I have always been struck by the resilience of politicians. Many have been undaunted by defeat. John Adams felt an utter failure on Dec. 3, 1800, when his son Charles died from alcoholism and on the very same day he himself lost his bid for re-election as president of the United States. But he later felt a huge success at the election of another son, John Quincy, as president in 1825. Abraham Lincoln lost in the senate race of 1858, only to be elected president in 1860. Grover Cleveland was elected, defeated and elected in three successive presidential campaigns. George Bush Sr. lost the Texas senate race in 1964 and again in 1970. He was later passed over for the vice-presidential nomination and felt it as a rather public humiliation, but in 1988 he was elected president.
Fear of failure can be paralyzing. It can stop us from trying anything new. It can make us cling to projects and programs that should have been abandoned or revamped long ago, but which we maintain on an artificial life support system because we are afraid to let them die.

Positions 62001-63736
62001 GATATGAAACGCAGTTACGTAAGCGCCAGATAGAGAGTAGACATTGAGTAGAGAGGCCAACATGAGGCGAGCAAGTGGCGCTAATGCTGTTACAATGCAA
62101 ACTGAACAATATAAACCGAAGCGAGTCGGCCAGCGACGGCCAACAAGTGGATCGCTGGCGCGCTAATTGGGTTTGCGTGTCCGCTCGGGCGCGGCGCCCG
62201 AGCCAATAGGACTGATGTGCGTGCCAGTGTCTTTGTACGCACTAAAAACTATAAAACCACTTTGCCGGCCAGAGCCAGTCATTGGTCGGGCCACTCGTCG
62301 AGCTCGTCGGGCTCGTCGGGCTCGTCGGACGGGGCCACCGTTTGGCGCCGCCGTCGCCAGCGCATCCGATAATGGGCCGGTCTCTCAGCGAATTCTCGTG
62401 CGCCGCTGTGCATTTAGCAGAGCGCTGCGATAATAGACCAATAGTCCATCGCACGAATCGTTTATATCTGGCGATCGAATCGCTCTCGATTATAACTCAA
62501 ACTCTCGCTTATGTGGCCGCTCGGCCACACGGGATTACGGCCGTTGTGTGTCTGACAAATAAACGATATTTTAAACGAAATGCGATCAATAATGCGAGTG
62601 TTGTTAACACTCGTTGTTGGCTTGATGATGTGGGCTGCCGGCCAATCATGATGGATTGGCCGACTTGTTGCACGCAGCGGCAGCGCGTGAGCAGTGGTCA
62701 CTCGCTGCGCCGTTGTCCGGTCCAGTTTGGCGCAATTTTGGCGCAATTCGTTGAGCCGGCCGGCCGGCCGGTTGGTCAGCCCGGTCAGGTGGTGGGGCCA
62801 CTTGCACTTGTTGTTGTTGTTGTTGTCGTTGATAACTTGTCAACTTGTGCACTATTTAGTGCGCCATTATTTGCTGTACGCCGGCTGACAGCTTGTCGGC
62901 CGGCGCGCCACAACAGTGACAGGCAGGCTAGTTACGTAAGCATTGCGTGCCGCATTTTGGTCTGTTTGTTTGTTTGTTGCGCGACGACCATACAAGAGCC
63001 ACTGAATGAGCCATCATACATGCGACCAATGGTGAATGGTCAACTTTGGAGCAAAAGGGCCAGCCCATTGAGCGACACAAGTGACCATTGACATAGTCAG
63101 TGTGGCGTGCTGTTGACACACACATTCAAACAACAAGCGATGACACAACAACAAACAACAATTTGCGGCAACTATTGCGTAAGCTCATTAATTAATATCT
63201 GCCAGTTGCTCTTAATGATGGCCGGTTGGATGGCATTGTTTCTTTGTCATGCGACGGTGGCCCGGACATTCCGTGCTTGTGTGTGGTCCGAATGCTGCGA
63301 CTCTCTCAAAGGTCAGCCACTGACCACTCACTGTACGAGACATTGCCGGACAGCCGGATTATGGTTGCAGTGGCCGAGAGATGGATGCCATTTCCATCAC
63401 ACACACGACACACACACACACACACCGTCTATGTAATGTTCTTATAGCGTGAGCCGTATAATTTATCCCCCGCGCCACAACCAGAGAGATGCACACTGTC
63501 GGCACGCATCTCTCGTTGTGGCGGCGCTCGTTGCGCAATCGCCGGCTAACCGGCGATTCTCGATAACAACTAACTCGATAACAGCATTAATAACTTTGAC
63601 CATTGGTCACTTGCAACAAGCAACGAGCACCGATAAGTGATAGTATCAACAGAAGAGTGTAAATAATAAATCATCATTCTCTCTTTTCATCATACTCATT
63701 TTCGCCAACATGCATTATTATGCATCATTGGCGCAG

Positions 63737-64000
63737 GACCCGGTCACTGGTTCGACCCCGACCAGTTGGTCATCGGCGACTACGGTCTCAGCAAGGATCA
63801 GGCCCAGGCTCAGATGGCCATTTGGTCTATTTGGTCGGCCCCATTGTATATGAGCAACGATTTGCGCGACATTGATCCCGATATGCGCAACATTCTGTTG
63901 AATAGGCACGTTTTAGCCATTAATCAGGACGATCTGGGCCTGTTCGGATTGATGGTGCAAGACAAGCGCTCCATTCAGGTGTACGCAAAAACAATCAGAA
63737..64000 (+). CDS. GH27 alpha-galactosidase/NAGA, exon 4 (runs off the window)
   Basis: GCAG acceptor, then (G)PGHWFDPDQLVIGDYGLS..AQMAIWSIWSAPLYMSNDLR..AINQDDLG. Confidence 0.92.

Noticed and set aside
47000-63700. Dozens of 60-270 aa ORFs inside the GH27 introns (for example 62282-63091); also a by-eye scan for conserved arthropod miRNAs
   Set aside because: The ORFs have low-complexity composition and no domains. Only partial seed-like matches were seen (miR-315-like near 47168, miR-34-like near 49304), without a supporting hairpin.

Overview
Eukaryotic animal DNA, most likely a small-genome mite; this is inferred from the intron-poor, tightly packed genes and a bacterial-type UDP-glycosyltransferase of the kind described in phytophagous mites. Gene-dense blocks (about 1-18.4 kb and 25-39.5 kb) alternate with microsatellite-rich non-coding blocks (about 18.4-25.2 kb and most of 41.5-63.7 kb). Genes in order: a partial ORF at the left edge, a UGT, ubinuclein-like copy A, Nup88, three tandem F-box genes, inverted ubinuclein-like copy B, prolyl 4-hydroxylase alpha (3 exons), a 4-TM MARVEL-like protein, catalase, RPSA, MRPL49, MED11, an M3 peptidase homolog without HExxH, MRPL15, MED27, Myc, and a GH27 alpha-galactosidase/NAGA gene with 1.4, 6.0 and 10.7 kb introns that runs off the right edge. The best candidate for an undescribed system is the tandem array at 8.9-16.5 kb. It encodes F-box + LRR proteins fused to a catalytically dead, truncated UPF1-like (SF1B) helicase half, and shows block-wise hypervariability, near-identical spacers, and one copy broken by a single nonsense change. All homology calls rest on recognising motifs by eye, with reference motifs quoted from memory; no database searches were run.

Shutting the door on failure requires humility, courage, hope, optimism. Life is never a continually upward-moving climb. It involves descent into valleys and landslides. Often we need an experienced guide to accompany us, at times to encourage us to move forward more quickly, at times to slow down our overeager steps, at times to urge us to stop, rest and renew our strength in view of starting out again.
Relationships, like all finite things, have a beginning and an end. Some merely fade away. Others come to a sudden, jolting stop. Death is by no means the only painful way in which loving relationships end. Friendships rupture in anger. Marriages collapse in infidelity and abandonment. Unrequited love slams into the wall of rejection.
I have known people who were so hurt in relationships that they protested they would never get “too close” again. I have seen others who were so crushed that they ran from relationship to relationship, seeking rapid sexual intimacy, but afraid to bestow abiding trust.
In “Hamlet” Polonius tells Laertes, “The friends thou hast, and their adoption tried, grabble them to thy soul with hoops of steel.” But what if intimate friendships shatter suddenly? What if the bonds of love break in betrayal?